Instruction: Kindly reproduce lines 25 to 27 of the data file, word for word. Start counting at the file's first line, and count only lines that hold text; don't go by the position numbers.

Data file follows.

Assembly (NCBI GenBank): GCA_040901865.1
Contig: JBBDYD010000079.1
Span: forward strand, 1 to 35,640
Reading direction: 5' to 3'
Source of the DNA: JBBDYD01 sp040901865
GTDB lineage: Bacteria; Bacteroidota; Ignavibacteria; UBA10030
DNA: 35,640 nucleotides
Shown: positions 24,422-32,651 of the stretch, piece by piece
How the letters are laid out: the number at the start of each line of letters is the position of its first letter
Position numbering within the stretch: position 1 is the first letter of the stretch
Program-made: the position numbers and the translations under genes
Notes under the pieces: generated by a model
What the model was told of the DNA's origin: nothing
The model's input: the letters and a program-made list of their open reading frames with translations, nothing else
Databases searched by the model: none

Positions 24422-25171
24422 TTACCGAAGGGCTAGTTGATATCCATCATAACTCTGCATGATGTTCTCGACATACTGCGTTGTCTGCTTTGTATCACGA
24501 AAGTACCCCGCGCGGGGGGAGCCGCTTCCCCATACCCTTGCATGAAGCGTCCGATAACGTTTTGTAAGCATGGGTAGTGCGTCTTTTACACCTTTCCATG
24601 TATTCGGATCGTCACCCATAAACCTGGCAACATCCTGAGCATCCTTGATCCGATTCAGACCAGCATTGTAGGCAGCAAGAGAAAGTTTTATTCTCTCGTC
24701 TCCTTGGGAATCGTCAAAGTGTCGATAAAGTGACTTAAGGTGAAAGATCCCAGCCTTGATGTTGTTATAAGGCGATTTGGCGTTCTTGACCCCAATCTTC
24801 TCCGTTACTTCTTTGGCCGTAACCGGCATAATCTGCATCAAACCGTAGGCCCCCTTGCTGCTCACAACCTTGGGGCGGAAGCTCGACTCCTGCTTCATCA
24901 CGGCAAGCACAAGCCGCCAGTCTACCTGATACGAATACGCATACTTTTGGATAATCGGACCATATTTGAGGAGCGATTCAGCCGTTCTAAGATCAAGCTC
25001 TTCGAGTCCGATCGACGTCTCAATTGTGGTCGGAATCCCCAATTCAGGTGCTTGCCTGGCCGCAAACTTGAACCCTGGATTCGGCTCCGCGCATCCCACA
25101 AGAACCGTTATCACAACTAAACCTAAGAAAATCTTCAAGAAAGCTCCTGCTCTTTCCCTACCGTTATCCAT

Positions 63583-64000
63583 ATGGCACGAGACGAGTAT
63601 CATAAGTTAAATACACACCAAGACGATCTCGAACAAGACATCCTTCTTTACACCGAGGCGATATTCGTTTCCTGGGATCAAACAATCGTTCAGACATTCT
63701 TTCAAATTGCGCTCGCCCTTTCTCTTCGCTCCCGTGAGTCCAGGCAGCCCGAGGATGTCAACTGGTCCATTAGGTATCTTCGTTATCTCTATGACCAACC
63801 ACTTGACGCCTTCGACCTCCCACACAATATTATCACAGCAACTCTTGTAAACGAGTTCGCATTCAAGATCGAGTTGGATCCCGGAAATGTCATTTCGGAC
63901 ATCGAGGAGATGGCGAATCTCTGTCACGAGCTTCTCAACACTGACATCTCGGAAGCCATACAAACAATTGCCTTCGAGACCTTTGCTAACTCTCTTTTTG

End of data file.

Positions 63583-64000
63583 ATGGCACGAGACGAGTAT
63601 CATAAGTTAAATACACACCAAGACGATCTCGAACAAGACATCCTTCTTTACACCGAGGCGATATTCGTTTCCTGGGATCAAACAATCGTTCAGACATTCT